One cannot walk through Victorian Village without feeling the weight of history on their shoulders. The historic Woodruff-Fontaine House, now a museum, is said to be the abode of lingering spirits. Visitors and staff alike recount experiences with the unexplainable, alleging that Molly Woodruff, a former resident, still makes her presence known. They say her gentle spirit is like a whisper in the wind, an unseen hand guiding those who wander through the mansion’s opulent rooms.
The Mallory-Neely House, another jewel in the Victorian Village crown, stands as a monument to Memphis’s bygone era. Rumors swirl around this mansion like leaves in a tempest, with stories of ghostly figures seen in windows and unexplained sounds heard through the halls. The family’s history is etched into the very bones of the house, with each creaking floorboard and rustling curtain recounting a piece of Memphis’s spectral heritage.
But it’s not just the mansions that hold the secrets of Victorian Village. The entire district serves as a gateway to the past, inviting those with a penchant for the paranormal to explore its mysteries. The haunted history of Victorian Village is more than just ghost stories; it’s a rich tapestry of Memphis’s cultural and architectural legacy, a chapter in the story of a city that has seen its share of triumph and tragedy.
As the sun sets and shadows lengthen, the spirits of Victorian Village seem to stir. They say that to walk the district at twilight is to dance with ghosts, to share a fleeting moment with the echoes of those who once called Memphis home. It’s a place where the past is always present, and every cobblestone and corner tells a story. For those who listen closely, Victorian Village has a hauntingly beautiful tale to tell—one that lives on in the whispers of the Bluff City.
I heard that when you stroll through Victorian Village, especially near the old Woodruff-Fontaine House, you might feel a chill or catch a glimpse of Molly’s ghost, still hanging around her fancy old home. It’s like she’s just not ready to leave the place she loved, even though it’s been ages since she lived there.
Annesdale Mansion in Memphis, Tennessee, stands as a grand relic of the past, shrouded in tales of the supernatural that ignite the imagination and send shivers down the spine. This historic gem, nestled on Lamar Avenue, has long been the subject of whispers about ghostly inhabitants and eerie occurrences that defy explanation.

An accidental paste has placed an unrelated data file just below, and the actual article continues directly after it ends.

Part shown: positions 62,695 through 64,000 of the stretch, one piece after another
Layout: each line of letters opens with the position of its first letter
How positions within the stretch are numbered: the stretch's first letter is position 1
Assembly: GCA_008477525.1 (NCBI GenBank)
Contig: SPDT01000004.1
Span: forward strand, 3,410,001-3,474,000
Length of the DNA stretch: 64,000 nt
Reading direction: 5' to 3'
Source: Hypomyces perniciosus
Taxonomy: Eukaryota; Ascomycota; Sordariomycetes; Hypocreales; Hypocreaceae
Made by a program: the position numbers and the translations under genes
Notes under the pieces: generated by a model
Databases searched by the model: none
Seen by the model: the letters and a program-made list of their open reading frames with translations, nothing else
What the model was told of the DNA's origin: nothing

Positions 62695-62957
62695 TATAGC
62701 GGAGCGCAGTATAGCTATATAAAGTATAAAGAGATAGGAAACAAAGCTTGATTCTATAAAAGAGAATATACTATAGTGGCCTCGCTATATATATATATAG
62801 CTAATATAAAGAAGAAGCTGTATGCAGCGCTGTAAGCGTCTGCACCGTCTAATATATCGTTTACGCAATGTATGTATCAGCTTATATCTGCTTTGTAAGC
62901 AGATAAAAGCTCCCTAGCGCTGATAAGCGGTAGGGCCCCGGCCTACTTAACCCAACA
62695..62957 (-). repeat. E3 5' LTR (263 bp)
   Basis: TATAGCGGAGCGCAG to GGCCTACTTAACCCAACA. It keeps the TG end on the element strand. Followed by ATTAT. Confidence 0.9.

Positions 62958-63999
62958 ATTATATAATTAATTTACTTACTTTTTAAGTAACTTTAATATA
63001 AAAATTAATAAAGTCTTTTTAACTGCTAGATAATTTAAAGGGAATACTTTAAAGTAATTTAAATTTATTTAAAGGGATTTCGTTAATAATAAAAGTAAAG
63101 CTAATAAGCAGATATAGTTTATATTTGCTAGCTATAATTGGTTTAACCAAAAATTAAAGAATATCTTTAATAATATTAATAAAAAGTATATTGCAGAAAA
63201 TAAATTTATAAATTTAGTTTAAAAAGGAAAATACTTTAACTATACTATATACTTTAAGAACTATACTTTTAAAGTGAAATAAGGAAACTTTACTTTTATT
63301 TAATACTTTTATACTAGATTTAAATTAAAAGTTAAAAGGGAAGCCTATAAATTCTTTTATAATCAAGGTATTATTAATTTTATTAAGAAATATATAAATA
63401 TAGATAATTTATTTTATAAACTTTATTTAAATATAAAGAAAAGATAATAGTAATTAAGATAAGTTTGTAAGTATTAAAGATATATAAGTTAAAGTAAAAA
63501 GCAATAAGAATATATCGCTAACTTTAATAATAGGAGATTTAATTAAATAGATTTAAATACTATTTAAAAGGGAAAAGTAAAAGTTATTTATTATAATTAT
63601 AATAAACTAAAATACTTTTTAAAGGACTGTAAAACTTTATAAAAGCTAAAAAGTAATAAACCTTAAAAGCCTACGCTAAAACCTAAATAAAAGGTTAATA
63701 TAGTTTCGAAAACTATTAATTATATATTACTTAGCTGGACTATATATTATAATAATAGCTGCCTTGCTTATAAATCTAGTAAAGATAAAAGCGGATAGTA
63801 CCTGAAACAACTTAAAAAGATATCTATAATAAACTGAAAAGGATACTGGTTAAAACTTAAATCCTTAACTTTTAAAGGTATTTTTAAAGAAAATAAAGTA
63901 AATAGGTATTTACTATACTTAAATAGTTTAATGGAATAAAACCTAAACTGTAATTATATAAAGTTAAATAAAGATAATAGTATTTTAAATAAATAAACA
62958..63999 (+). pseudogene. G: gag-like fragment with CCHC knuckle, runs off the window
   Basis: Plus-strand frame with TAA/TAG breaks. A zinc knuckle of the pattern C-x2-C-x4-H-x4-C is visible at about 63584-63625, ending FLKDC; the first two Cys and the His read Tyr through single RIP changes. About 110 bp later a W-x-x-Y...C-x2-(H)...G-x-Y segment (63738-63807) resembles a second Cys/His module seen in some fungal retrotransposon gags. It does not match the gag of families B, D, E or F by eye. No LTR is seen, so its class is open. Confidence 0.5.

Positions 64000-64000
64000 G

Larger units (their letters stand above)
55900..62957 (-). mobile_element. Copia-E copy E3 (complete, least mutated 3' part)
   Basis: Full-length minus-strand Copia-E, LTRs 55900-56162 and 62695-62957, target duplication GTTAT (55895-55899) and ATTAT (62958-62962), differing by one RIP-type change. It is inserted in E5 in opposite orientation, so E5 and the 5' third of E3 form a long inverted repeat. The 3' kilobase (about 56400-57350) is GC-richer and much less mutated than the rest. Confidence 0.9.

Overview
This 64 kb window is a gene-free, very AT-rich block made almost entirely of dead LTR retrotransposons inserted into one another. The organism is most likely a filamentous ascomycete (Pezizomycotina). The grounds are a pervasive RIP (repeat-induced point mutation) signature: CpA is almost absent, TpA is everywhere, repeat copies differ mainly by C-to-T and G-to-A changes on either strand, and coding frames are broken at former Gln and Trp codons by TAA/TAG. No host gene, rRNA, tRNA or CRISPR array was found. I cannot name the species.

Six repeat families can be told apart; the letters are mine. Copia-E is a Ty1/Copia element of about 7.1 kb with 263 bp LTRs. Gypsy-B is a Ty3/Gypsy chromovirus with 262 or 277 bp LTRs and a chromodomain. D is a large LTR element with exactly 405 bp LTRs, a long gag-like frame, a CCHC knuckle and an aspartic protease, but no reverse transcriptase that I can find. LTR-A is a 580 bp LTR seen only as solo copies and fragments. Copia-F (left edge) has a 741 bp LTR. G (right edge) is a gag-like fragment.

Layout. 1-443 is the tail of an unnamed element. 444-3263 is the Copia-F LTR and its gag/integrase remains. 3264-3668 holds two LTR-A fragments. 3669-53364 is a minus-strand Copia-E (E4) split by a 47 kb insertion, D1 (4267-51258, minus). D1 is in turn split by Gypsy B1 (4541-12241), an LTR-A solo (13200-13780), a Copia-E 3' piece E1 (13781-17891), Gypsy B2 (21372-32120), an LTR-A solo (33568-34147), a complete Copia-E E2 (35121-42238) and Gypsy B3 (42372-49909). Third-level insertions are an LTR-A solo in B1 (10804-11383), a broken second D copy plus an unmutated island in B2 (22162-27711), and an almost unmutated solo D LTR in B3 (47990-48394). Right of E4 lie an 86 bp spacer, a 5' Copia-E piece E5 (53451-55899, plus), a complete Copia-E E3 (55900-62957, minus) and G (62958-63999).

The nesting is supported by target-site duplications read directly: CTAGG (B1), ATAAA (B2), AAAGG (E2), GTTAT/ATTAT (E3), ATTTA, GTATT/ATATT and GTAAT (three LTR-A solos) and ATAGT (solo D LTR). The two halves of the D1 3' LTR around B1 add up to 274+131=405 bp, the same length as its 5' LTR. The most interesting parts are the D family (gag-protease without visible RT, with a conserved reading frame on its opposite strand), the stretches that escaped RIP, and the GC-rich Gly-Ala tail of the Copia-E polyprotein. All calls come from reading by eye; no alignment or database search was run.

The mansion’s haunting history dates back to the 19th century, when the stately home was erected in 1855 by Dr. Samuel Mansfield. The antebellum estate, with its sprawling grounds and Italianate architecture, became a beacon of opulence. However, it is said that with great beauty often comes great sorrow, and Annesdale is no exception to this adage.
Over the years, stories have circulated about spirits that roam its halls. Some say the original owner himself walks the mansion, unable to part with his beloved creation. Others believe that a bride, struck by tragedy on her wedding day, lingers in the mansion, her presence felt in the rustling of her gown or a glimpse of a veiled figure.
The mansion’s haunting allure reached new heights when, in 2016, the current proprietors stumbled upon what were thought to be human remains inside a fireplace. This grisly discovery sent ripples through the community and added a darker chapter to the mansion’s spectral lore. While the truth behind the remains has been lost to time, their discovery has only served to bolster the tales of Annesdale’s haunted reputation.
Today, Annesdale Mansion continues to stand as a monument to Memphis’s past, its walls echoing with the stories of yesteryear. Whether one believes in the spectral or not, the mansion is undeniably a touchstone of local legend, its history intertwined with the fabric of the city. Visitors and locals alike often refer to it as a place where the past is always present, a house where history has a heartbeat.
As the mansion endures, it serves not only as a chapter in the city’s history but also as a symbol of the enduring fascination with the supernatural. Annesdale Mansion, with its haunted history, remains a place where the veil between the living and the dead seems perilously thin, and the echoes of the past resonate in the stillness of the night.
I heard that the ol’ Annesdale Mansion is haunted, like there’s a ghost bride who never got to say “I do,” and now she just wanders around, rustling in her wedding dress and all. They say even the guy who built the place, Dr. Mansfield, can’t leave it behind and still shows up, walking the halls like he’s still the man of the house.
The Gayoso House